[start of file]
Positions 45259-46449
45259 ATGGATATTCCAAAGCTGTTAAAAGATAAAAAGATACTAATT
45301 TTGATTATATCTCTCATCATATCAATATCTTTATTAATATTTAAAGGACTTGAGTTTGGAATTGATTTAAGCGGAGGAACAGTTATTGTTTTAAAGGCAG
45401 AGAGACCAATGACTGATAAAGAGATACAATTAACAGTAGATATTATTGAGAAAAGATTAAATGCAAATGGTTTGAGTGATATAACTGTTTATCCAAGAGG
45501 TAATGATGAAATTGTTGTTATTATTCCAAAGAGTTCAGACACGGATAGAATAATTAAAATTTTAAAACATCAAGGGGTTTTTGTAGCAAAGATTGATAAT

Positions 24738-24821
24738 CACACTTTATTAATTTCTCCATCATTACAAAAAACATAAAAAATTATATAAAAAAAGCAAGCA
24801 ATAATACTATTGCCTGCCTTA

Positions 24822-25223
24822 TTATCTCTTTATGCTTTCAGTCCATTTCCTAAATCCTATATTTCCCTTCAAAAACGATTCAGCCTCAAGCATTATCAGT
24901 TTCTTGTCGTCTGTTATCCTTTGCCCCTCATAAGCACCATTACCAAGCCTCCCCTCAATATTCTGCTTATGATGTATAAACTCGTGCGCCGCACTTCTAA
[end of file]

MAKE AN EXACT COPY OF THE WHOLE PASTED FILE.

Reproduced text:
Positions 45259-46449
45259 ATGGATATTCCAAAGCTGTTAAAAGATAAAAAGATACTAATT
45301 TTGATTATATCTCTCATCATATCAATATCTTTATTAATATTTAAAGGACTTGAGTTTGGAATTGATTTAAGCGGAGGAACAGTTATTGTTTTAAAGGCAG
45401 AGAGACCAATGACTGATAAAGAGATACAATTAACAGTAGATATTATTGAGAAAAGATTAAATGCAAATGGTTTGAGTGATATAACTGTTTATCCAAGAGG
45501 TAATGATGAAATTGTTGTTATTATTCCAAAGAGTTCAGACACGGATAGAATAATTAAAATTTTAAAACATCAAGGGGTTTTTGTAGCAAAGATTGATAAT

Positions 24738-24821
24738 CACACTTTATTAATTTCTCCATCATTACAAAAAACATAAAAAATTATATAAAAAAAGCAAGCA
24801 ATAATACTATTGCCTGCCTTA

Positions 24822-25223
24822 TTATCTCTTTATGCTTTCAGTCCATTTCCTAAATCCTATATTTCCCTTCAAAAACGATTCAGCCTCAAGCATTATCAGT
24901 TTCTTGTCGTCTGTTATCCTTTGCCCCTCATAAGCACCATTACCAAGCCTCCCCTCAATATTCTGCTTATGATGTATAAACTCGTGCGCCGCACTTCTAA